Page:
Grammarians don’t like it when people use the word “literally” incorrectly. As in, “I literally eat like a horse.”
Wrong, though maybe it is possible to eat LIKE a horse. But literally? Not unless you gobble oats straight out of a feedbag. Or graze on the grass growing in your front yard.
So when I say that Clint Eastwood’s new film, “The 15:17 to Paris,” is a literal portrayal of real events, well … I can almost, if not literally, feel my grammarian friends wincing. But here’s my point: Eastwood’s film might be among the most realistic retellings of an actual story ever made.
And there’s one major reason for that. Beyond the fact that Eastwood shot in locations where the story took place, including on an actual train, Eastwood chose not to cast his film with professional actors.
Instead, he chose Spencer Stone, Alek Skarlatos and Anthony Sadler to play themselves – three average American guys who, when presented the opportunity, acted heroically.
Yes, the word hero may be one of today’s most overused term. But if any three people do deserve to be called heroes, Stone, Skarlatos and Sadler fit the bill. Because it was these friends from childhood who, on Aug. 21, 2015, charged a gunman on a train traveling from Amsterdam to Paris and, in the process, managed to stop what almost certainly would have been a massacre.
Based on the book-length memoir of the same title, written both with the help of journalist Jeffrey E. Stern, Eastwood’s film may not be the most artistic work he has ever done. Certainly, it’s no “Mystic River” or “Letters from Iwo Jima.” But at least in technical terms it does display the professional quality that marks Eastwood’s typical filmmaking style.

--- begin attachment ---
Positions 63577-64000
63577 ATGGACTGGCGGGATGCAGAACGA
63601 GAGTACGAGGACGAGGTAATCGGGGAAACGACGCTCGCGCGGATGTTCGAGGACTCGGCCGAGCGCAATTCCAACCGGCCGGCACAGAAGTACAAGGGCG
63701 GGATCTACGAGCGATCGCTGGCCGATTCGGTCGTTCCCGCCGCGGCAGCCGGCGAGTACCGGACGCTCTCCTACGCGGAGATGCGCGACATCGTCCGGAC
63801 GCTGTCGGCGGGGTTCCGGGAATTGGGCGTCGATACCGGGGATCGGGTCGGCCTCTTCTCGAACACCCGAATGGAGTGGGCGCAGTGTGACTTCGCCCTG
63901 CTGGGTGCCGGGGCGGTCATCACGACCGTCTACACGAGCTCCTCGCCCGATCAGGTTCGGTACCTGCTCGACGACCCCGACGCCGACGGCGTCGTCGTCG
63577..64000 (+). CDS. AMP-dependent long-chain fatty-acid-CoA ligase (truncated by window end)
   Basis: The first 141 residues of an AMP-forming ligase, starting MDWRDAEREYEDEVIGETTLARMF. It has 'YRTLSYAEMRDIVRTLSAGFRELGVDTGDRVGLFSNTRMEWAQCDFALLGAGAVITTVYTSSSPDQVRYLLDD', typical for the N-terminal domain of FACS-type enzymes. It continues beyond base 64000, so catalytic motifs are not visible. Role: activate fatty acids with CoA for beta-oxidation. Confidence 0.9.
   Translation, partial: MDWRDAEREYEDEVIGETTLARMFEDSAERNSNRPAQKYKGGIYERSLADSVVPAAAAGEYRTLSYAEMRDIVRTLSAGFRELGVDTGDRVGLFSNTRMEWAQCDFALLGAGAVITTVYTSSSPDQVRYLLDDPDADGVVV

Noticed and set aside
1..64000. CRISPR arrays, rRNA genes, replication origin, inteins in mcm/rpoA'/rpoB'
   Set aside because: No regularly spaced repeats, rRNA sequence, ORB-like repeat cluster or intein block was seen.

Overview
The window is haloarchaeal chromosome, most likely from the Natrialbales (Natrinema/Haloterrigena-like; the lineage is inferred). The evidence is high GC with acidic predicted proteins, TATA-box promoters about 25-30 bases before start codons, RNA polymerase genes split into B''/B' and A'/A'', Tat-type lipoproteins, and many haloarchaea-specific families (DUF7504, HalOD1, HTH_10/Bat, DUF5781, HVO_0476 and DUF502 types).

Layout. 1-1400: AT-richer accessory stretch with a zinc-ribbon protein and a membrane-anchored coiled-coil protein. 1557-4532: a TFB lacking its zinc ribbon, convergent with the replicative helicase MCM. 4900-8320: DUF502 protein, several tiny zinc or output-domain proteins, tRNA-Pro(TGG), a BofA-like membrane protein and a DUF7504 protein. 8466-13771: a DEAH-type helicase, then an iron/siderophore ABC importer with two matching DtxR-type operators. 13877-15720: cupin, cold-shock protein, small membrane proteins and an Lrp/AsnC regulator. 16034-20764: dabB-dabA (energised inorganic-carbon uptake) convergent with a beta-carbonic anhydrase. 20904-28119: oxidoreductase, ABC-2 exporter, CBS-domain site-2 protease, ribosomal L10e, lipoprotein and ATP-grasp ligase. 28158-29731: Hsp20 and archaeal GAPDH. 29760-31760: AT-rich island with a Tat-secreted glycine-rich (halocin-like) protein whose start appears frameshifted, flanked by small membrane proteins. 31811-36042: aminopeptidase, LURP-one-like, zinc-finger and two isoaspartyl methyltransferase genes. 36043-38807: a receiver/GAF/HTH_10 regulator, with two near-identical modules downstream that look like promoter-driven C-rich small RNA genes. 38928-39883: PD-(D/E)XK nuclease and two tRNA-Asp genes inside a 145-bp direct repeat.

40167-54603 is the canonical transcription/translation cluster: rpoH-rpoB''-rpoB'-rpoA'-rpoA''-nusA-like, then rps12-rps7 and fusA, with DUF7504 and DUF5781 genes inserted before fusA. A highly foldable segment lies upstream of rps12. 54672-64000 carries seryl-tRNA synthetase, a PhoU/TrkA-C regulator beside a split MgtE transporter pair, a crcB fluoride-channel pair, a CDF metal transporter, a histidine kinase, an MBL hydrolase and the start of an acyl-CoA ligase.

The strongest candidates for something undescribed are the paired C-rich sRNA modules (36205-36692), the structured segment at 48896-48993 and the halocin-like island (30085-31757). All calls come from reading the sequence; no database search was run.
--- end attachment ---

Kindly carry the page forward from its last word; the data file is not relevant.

That includes the script that he works from, playing as it does with chronology, the intent clearly being to build drama. Which is good because so much of “The 15:17 to Paris” is spent documenting what propelled Stone, Skarlatos and Sadler to their moment in history that it resembles a Lifetime Channel travelogue, one featuring three young guys mostly either drinking beer or taking selfies in such scenic locales as Rome, Venice and Amsterdam.
While the opening scene follows the gunman – a 25-year-old Moroccan named Ayoub El Khazzani – boarding the train, his roller bag filled with semiautomatic weapons and some 300 rounds of ammunition, we’re then transported back a dozen or so years to when Stone, Skarlatos and Sadler were attending a Christian middle school in Sacramento, Calif.
And the film unfolds from there: The three bond while playing war and visiting the principal’s office. They split up (with Sadler leaving for public school and Skarlatos going to Oregon with his father), and – later – Stone struggles to find fulfillment after joining the Air Force and washing out of para-rescue school.
Everything builds toward the final, heart-pounding confrontation, presaged by a scene of Stone, looking over the grandeur that is Venice, wondering if his life is headed toward something meaningful.
He and his pals would find out soon enough. And I mean that literally.